Elizabeth Sanders Lopez

The geography of computer writing spaces: A critical postmodern analysis

Elizabeth Sanders Lopez

  • School: Purdue University (0183)
  • Degree: Ph.D.
  • Date: 1995; pp: 368
  • Advisor: Porter, James E.
  • Source: DAI-A 57/03, p. 1116, Sep 1996
  • Subjects: Language, General (0679); Education, Technology (0710); Education, Higher (0745)
  • ProQuest Document Number:
  • ISBN:
  • UMI Number: AAT 9622732

Abstract:

    • While research about computers and writing has alluded to power relationships in networked classrooms, the vital connection between power and space has been largely ignored. As a means to look at the dynamic relations of power in networked spaces, this qualitative case study examines the construction and enactment of subjectivity, agency, and resistance by teachers and students in physical computer classroom settings and in networked environments. This case study draws its theoretical bases from postmodern theory and postmodern geography. Forms of subjectivity, agency, and resistance varied in the different spaces studied.
    • While research about computers and writing has alluded to power relationships in networked classrooms, the vital connection between power and space has been largely ignored. As a means to look at the dynamic relations of power in networked spaces, this qualitative case study examines the construction and enactment of subjectivity, agency, and resistance by teachers and students in physical computer classroom settings and in networked environments. This case study draws its theoretical bases from postmodern theory and postmodern geography. Forms of subjectivity, agency, and resistance varied in the different spaces studied.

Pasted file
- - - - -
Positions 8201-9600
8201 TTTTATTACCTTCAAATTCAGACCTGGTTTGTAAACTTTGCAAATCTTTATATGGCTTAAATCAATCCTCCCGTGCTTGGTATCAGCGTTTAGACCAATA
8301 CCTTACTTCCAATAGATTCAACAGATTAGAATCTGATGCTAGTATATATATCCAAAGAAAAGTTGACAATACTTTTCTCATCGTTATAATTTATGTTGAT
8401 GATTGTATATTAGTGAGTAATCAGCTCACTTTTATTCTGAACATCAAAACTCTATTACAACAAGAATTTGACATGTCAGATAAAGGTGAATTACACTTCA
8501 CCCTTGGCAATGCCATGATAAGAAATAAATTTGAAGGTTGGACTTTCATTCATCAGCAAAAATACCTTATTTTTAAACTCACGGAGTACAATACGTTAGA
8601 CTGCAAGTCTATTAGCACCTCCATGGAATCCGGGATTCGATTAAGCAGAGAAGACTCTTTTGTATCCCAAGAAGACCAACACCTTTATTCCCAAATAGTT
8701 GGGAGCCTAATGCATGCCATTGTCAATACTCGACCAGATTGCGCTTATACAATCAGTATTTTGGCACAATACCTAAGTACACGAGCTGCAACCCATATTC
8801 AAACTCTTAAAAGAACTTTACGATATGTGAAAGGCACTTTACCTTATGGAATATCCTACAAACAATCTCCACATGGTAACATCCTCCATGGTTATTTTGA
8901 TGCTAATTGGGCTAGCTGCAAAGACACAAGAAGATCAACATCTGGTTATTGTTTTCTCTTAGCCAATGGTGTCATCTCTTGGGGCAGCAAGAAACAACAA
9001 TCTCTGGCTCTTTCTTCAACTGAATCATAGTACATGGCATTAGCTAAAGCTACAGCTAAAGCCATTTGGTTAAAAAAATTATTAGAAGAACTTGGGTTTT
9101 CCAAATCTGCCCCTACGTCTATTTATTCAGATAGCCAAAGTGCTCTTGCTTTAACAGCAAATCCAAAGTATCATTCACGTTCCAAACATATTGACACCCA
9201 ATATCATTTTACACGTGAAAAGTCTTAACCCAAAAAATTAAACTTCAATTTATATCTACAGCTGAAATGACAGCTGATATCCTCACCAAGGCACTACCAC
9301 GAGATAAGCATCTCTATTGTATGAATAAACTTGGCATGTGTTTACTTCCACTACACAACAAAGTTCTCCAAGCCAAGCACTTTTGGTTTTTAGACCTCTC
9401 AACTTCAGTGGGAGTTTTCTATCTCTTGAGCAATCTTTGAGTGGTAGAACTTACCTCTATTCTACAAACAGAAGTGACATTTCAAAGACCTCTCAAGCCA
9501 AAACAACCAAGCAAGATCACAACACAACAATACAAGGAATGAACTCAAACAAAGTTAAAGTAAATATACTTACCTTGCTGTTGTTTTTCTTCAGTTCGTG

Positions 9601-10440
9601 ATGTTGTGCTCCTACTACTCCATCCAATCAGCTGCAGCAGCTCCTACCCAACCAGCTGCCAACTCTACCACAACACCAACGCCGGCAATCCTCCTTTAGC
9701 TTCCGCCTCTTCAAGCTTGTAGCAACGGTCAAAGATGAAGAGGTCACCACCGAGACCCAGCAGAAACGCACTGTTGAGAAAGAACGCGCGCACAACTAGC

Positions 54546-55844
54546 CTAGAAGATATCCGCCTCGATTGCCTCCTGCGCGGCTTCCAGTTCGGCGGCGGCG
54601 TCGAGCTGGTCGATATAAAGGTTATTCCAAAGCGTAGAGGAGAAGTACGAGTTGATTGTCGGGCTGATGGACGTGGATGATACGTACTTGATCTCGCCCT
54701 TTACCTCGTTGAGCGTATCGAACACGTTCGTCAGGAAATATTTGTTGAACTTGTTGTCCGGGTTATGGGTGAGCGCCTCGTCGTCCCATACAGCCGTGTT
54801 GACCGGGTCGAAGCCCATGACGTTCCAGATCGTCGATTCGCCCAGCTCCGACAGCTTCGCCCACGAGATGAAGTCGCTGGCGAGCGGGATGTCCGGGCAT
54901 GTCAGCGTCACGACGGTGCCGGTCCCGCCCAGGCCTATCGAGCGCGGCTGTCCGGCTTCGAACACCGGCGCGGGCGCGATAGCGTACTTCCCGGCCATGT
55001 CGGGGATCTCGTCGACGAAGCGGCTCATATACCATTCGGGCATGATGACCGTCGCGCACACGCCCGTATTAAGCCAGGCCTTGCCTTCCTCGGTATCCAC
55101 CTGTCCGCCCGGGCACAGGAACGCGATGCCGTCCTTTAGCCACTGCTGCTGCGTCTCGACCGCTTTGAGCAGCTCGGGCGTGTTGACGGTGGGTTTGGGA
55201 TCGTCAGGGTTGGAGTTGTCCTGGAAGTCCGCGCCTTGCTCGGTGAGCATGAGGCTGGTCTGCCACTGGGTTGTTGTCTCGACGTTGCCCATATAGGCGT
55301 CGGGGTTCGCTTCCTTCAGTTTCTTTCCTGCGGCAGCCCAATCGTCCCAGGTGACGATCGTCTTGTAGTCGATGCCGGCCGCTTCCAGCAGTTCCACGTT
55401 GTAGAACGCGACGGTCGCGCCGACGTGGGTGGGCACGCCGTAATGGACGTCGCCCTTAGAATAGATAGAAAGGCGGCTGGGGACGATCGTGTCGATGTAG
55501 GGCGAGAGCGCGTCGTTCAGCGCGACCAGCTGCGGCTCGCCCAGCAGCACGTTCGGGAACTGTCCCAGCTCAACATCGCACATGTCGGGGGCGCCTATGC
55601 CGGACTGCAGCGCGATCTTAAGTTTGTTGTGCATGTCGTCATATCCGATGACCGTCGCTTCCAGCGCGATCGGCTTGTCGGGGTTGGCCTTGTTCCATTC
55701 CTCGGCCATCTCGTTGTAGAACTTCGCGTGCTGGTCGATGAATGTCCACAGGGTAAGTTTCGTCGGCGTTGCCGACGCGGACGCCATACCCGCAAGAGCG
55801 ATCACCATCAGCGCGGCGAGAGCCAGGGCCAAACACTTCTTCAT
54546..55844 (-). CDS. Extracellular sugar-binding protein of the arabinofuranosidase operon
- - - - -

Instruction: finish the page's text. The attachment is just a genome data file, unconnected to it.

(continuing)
• The network environments supported more varied subject positions. Some aspects of the networks’ designs, like the file structure and access to a central lab server on campus, positioned teachers and students in roles that emphasized teachers’ control over class space and students’ lack of personal control over that space. Other aspects, such as the open access to the Internet and the personal nature of exchanges over electronic mail, reinforced more empowering subject positions for teachers as individuals with a personal identity and co-inquirers with students or for students as collaborators and critiquers of others’ work. Resistance in the networked spaces was evident as teachers and students were able to assert their own personal identity and follow their own research or writing agendas, yet their agencies were influenced by the design of the electronic networks.
    • This study suggests that technological spaces profoundly influence the dynamics of classes and that different physical and virtual designs have different impacts. Computer writing spaces cannot be theorized as a single phenomenon. This study also suggests that empirical methods and methodologies need to be investigated to allow researchers to more adequately capture the dynamic nature of computer writing spaces.